• Decreased urinary output
  • Thirsty
  • Restless

49
Treatment Nursing Care
  • Treat cause
  • Fluid and electrolyte balance
  • Weigh daily
  • Monitor IO
  • Assess for dehydration
  • Isolate
  • Skin care

50
Oral Rehydration
Avoid fluids that are high in sugar soft
drinks, jello, fruit drinks, tea
51
Appendicitis
  • Inflammation of the lumen of the appendix which
    becomes quickly obstructed causing edema,
    necrosis and pain.

52
Clinical Manifestations
  • Abdominal cramps and pain
  • Fever
  • Guarding
  • Abdominal rigidity
  • Rebound Tenderness
  • Vomiting
  • Elevated WBC - gt15,000

53
Management and Nursing Care Pre-Op
  • NPO
  • IV
  • Comfort measures semi-fowlers or R side lying
  • Antibiotics
  • Thermal therapy ice, not heating pads
  • Elimination
  • Patient education
  • Narcotic pain medications are used minimally so
    as not mask the signs of appendicitis.

54
Appendicitis
  • What is the most common symptom indicating that
    the appendix may have ruptured?

55
Management and Nursing Care Post-Op
  • NPO
  • Antibiotics
  • Analgesia
  • Patient teaching

56
Pyloric Stenosis
  • The pylorus muscle which is at the distal end of
    the stomach becomes thickened causing
    constriction of the pyloric canal between the
    stomach and the duodenum and obstruction of the
    gastric outlet of the stomach.

57
Pyloric Stenosis
  • Narrowing of the pyloric spincter
  • Delayed emptying of the stomach

58
Assessment
59
Treatment and Nursing Care
  • Treatment Surgery Pyloromyotomy
  • Post Operative Care
  • I O
  • Feeding
  • Feeding begins with clear liquids containing
    glucose and electrolytes. Regime example 8
    hours NPO, 10cc sterile hater feed X 2. Increase
    to 15cc X 2, progressing to ½ strength formula,
    then full strength formula. Observe and record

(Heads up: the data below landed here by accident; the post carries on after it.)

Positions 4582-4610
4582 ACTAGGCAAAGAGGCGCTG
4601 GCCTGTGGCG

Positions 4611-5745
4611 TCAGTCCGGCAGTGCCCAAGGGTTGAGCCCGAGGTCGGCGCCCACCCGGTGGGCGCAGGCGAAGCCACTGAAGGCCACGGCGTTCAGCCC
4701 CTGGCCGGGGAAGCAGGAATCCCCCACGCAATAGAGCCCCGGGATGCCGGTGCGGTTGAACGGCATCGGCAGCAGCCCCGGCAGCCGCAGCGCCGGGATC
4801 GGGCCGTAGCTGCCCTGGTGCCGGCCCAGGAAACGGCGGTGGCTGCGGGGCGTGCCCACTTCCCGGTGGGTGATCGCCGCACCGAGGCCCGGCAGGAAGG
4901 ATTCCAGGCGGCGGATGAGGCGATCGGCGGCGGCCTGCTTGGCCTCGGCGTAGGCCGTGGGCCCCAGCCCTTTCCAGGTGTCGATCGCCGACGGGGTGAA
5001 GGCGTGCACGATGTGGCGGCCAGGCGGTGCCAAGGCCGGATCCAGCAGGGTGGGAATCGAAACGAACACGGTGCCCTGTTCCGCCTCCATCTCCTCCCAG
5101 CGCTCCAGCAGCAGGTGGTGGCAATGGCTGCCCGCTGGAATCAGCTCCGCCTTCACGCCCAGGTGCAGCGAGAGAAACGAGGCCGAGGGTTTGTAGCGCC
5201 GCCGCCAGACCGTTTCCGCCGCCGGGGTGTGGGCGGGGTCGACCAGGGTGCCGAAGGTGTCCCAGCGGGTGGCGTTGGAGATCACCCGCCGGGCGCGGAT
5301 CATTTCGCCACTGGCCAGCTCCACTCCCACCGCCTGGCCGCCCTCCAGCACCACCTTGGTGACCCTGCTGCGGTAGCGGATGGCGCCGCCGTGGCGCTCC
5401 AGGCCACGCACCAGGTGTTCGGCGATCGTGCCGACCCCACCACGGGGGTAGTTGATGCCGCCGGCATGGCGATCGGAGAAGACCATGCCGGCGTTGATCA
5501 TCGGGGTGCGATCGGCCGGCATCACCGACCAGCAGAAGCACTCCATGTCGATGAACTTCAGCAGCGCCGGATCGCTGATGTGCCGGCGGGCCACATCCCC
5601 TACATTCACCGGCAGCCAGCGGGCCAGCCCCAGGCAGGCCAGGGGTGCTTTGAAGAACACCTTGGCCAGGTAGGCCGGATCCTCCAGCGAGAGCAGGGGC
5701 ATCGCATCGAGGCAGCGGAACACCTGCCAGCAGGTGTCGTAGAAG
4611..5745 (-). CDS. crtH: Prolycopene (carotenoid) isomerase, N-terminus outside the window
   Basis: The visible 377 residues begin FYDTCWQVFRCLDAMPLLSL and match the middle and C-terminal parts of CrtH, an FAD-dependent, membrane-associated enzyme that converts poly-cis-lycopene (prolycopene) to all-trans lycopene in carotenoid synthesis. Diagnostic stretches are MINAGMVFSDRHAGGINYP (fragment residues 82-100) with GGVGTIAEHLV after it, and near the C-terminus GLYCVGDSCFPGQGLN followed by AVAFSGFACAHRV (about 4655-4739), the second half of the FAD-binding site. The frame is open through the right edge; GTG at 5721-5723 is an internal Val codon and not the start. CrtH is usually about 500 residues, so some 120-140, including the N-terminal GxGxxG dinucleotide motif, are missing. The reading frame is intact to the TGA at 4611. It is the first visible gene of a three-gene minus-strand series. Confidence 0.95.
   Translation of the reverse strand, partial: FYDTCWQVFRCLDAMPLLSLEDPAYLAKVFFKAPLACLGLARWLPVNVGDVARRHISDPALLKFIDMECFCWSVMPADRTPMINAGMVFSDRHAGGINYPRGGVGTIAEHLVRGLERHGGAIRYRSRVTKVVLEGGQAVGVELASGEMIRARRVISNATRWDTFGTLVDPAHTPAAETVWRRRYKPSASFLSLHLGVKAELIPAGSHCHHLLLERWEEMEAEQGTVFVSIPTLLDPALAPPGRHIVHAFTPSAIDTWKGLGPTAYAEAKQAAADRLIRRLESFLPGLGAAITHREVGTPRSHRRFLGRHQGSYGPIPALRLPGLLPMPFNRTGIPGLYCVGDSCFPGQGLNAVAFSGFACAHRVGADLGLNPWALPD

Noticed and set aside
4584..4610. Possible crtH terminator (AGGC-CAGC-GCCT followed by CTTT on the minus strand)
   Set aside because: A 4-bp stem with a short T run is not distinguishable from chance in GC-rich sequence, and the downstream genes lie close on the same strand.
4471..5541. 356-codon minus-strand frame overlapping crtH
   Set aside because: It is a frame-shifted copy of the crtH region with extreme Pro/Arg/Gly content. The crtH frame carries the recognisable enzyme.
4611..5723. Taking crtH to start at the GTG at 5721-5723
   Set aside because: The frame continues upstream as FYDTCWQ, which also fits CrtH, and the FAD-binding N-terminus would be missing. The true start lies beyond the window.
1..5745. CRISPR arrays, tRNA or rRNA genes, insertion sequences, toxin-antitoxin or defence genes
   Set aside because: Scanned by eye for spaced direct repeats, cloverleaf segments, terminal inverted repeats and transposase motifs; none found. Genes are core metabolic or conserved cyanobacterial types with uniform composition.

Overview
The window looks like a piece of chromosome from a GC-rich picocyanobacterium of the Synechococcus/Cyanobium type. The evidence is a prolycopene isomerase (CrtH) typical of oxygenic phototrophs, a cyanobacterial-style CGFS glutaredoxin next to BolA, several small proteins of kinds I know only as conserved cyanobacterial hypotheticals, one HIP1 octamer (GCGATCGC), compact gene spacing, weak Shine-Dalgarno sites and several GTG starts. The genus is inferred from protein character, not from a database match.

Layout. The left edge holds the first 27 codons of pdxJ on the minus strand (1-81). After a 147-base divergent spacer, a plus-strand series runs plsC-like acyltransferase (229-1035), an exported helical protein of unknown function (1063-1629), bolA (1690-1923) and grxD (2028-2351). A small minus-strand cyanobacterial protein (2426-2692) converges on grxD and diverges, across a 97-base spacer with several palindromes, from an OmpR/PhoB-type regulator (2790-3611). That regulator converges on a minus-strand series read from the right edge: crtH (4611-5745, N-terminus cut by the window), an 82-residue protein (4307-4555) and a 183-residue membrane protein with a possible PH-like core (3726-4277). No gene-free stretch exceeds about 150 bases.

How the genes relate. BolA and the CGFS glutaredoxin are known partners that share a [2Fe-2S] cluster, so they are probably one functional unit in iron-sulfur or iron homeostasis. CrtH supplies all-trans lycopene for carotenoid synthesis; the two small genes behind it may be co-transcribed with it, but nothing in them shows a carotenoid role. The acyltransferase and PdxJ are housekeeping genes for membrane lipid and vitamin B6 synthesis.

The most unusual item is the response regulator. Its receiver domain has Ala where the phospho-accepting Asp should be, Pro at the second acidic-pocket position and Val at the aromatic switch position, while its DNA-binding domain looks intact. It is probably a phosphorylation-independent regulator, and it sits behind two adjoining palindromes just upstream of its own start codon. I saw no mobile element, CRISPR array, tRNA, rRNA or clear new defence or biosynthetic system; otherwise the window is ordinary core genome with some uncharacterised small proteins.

the infants response to feeding.
  • Position with head elevated
  • Assess Surgical site to prevent infection
  • Patient teaching

60
Critical Thinking
  • A 4 week old infant with a history of vomiting
    after feeding has been hospitalized with a
    tentative diagnosis of pyloric stenosis. Which of
    these actions is priority for the nurse?
  • Begin an intravenous infusion
  • Measure abdominal circumference
  • Orient family to unit
  • Weigh infant

61
Intussuception Volvulus
  • Both are forms of bowel obstruction

62
Intussuception
  • Most commonly seen in infants 3-12 months
  • Bowel telescopes
  • within itself

63
Volvulus
  • A twisting of the bowel that leads to a bowel
    obstruction.
  •  

64
Assessment
  • Intussusception
  • Volvus
  • Pain
  • Vomiting
  • Stools resemble currant jelly, bloody mucus
  • Sausage shape abdominal mass
  • Dehydration
  • Serious complications
  • Shock and sepsis
  • Pain
  • Bilious vomiting
  • Abdominal distention
  • Tachycardia

65
Therapeutic Intervention
  • Intussuception
  • Hydrostatic Reduction
  • Surgery
  • Volvulus
  • Surgery

66
Nursing Care
  • Following Hydrostatic reduction
  • Clear liquids and diet is advanced gradually
  • Observe for passage of barium and eventually
    passage of stool
  • If reduction is not successful
    Surgery
  • Post-op Care
  • Stabilize the child
  • NPO and start IV fluids
  • NG tube to decompress the bowel
  • Pain medications
  • Provide information to the parents

67
Hirschsprung's Disease
68
Hirschsprungs Disease
  • Congenital disorder of nerve cells in lower colon

69
Assessment
70
Diagnosis
  • History Physical
  • Barium enema (X-ray)
  • Rectal biopsy- absence of ganglionic cells in
    bowel mucosa

71
Management
  • Surgical intervention
  • Colostomy
  • Resection

72
Nursing Care
  • Pre-op
  • Cleanse bowel
  • Patient/parent teaching
  • Post-op
  • NPO
  • Vital Signs never take a rectal temperature
  • Assessment
  • Patient/parent teaching
  • Colostomy care
  • Skin care
  • Nutrition

73
Lactose intolerance
  • the inability to metabolize lactose, because of a
    lack of the required enzyme lactase in the
    digestive system.

74
Lactose Intolerance
  • Manifestations
  • Diarrhea that is frothy, but not fatty
  • Abdominal distention
  • Cramping
  • Abdominal pain
  • Excessive flatus

75
Lactose Intolerance
  • Removal of lactose from the Diet
  • Eliminate milk, formulas that contain dairy
    products, ice cream, yogurt, hard cheeses
  • Breastfeeding moms eliminate lactose from their
    diet
  • Medications
  • Lactase preparations Lactaid, Dairy Ease,
    Lac-Dose
  • Obtain calcium from other sources

76
Celiac Disease
  • inability to digest gliadin which is a
  • by-product of gluten breakdown.

77
Signs and Symptoms
The child with celiac disease commonly
demonstrates failure to grow and wasting of
extremities. The abdomen can appear large due to
intestinal distension and malnutrition
Complications Hypocalcemia, osteomalacia,
osteoporosis, depression.  
78
Treatment and Nursing Care
Teach parents DIETARY REGULATIONS
NO !
Gluten Free Diet